My question involves criminal law for the state of: Not sure - the parties involved are all in different states
Tried posting this on the estate forum but only received one very brief reply. That may have been the wrong forum to post this. I am hoping to get some insight as to whether I could file criminal or civil charges, and if so, where, how, against what party or parties, etc.
This question involves my Dad's Living Trust. It was created in 1992, at which time he was unmarried, so he named he and I as co-trustees. In 1998 he got married, and his new wife made him (he told me that she threatened to throw him out if he didn't) change his trust twice, in 1998 and then again in 2000. Each time it designated more for her and less for my brother and I (my Dad's only two children). In the most recent version of the trust in 2000, she was named as a successor trustee and I was named as a successor to her. There were no co-trustees named. If I could prove that he was coerced into signing these revised trust documents, I would, but I have been told that is almost impossible to prove.
The majority (95%) of my Dad's assets were held, in the name of the trust, in a brokerage account at a large mutual fund company. This account had mutual funds, as well as a cash account with a debit card and a checking account. In 2004 my Dad called me and was very concerned. He told me that he believed that his wife was writing checks on his investment account and that she was not authorized to do so. As successor trustee, she had no right to write checks, use the debit card or access this account in any way unless my Dad was incapacitated or deceased. Because he had a physical disability that sometimes affected his ability to speak clearly, he asked me to call the mutual fund company to let them know about this, which I did. Basically they reviewed the account and the checks that had cleared recently, and yes they admitted that some of the signatures appeared to be someone's other than my Dad's. Actually she was not signing my Dad's name, but she was rather signing her own name to the checks, for example, either as "Mrs. John Doe", or "Mrs. Jane Doe". She was also using the debit card. I was basically told that they would review and monitor the situation and I relayed this information to my Dad. This conversation is on record with the mutual fund company, as I called them recently to see if they had a record of it.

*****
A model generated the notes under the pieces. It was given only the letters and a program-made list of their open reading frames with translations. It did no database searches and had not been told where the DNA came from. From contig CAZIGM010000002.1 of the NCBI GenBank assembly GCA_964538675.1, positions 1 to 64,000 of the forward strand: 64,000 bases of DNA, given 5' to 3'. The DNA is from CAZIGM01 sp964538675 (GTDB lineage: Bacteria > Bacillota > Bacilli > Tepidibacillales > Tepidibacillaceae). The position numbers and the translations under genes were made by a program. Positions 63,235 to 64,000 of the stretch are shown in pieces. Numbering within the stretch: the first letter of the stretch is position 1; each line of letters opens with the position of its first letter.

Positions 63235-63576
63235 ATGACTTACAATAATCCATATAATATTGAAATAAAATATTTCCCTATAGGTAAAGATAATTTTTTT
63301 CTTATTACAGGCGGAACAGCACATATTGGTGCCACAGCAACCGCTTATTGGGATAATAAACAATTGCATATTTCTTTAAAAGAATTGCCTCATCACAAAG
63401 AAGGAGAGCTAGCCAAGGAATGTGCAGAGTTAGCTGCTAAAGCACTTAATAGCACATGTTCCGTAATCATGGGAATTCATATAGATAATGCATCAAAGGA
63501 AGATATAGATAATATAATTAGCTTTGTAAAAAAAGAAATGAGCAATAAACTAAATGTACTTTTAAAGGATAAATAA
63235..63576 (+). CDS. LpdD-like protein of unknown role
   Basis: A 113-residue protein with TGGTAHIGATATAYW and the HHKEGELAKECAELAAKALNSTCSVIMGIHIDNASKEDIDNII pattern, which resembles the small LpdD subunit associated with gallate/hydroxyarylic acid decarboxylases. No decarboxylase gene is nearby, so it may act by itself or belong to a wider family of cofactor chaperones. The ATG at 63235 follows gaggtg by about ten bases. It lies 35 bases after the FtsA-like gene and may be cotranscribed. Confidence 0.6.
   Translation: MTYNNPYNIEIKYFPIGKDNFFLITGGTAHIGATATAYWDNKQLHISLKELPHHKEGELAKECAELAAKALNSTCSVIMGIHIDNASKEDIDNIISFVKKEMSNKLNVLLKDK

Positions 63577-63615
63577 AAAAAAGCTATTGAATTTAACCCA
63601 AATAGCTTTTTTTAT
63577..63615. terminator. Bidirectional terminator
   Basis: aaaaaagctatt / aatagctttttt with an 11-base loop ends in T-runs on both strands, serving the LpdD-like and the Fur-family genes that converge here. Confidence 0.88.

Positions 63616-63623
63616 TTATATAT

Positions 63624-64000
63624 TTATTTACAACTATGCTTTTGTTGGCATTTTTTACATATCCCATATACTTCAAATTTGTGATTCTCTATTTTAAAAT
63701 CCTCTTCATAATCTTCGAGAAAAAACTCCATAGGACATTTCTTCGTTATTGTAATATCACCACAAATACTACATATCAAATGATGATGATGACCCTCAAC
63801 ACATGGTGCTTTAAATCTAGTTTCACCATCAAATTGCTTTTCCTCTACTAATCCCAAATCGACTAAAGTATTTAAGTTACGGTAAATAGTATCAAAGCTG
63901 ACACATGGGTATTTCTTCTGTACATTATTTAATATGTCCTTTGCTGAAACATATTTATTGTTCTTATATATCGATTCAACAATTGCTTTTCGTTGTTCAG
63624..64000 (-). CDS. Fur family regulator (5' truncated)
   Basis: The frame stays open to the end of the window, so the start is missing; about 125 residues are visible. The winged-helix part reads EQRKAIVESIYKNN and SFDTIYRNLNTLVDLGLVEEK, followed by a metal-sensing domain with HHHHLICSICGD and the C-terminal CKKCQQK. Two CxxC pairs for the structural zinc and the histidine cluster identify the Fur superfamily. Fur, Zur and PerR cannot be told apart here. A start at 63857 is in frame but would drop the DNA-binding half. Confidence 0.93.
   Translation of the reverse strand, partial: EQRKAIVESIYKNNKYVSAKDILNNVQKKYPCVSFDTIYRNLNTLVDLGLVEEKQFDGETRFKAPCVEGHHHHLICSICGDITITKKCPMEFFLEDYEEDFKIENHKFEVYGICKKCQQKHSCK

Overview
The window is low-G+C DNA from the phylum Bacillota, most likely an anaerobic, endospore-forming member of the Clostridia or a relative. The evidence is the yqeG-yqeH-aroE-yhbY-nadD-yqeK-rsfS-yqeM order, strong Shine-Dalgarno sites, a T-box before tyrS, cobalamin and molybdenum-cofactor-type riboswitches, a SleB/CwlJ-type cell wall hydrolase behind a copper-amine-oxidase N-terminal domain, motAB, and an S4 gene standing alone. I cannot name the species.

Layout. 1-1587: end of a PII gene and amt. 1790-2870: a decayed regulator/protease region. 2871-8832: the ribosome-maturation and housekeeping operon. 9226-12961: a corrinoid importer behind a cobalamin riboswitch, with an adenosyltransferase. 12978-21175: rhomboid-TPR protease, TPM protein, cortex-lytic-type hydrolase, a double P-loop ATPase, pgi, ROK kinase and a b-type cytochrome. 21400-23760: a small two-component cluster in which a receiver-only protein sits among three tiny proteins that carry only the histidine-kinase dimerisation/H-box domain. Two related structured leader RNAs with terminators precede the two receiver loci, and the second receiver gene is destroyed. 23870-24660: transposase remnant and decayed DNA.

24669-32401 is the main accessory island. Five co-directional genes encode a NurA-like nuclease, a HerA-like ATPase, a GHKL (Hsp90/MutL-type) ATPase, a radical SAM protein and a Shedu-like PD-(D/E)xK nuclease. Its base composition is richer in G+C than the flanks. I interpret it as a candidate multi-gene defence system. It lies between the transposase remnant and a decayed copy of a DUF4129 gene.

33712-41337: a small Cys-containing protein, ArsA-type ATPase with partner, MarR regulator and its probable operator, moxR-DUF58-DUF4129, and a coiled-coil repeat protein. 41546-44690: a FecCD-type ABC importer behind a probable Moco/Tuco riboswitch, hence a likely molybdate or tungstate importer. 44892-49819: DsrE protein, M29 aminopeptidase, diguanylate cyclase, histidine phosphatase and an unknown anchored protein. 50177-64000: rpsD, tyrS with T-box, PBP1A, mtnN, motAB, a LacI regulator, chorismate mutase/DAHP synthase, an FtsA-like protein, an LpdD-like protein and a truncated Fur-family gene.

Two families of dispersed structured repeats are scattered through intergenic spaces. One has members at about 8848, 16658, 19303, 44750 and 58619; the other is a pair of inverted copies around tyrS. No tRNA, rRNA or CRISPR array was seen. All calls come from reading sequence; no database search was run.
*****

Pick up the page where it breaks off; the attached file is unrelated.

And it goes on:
My Dad was declared incompetent in early 2006 and passed away in May 2008. In March of 2008 the trust administration was turned over to a professional trustee, which is another matter altogether. No disbursements have yet been made. I did not think much about this subject again until after my Dad died and I found out what was left in his brokerage account. It had decreased significantly from what it was in 2000. I was able to get copies of all of the checks that were written on his account from 1999 through 2008. His wife had written checks from 2001 through 2008 on this account, without having any authorization to do so. It is possible that she did obtain authorization after he was declared incompetent in 2006, but if so, that would have been for only about 18 months. And even if that was the case, wouldn't she still have had some obligation to protect the trust assets and not write checks from it for her personal use?
My brother and I feel that it was wrong of her to write these checks, as well as wrong of the mutual fund company to allow checks to clear that were signed by someone who was not an authorized account holder and did not sign a signature card. Because we are beneficiaries of the trust, we feel that we have suffered a financial loss and distress, both because of her actions and because of the mutual fund company allowing this to happen.
I feel like there must be some legal recourse, however I don't know where to start. I located the mutual fund company's policy online, which states that unauthorized check writing falls under the guidelines of the bank that they use to handle their checking accounts. Would the banking commission be of help here? Is a financial institution responsible for verifying that a check is signed by an authorized user, and are they liable when they do not verify this information? I don't have much money to spend on attorneys, unless someone would take this on contingency. Would a lawsuit be initiated against her, or against the mutual fund company, or both? I don't even know what type of attorney to contact, or in which state. The trust was established in South Carolina, however I live in another state and the mutual fund company is in a completely different state, so I am not even sure where to begin. Is the check writing by my Dad's wife considered criminal activity? And is there anyone who would really care if it was, or is this stuff generally considered a family matter? Somehow I can't imagine law enforcement having the time or desire to get involved in this. She was also having his SS checks deposited into her own checking account that did not even have his name on it (only hers), which I believe is against SS regulations. Thank you in advance for any suggestions.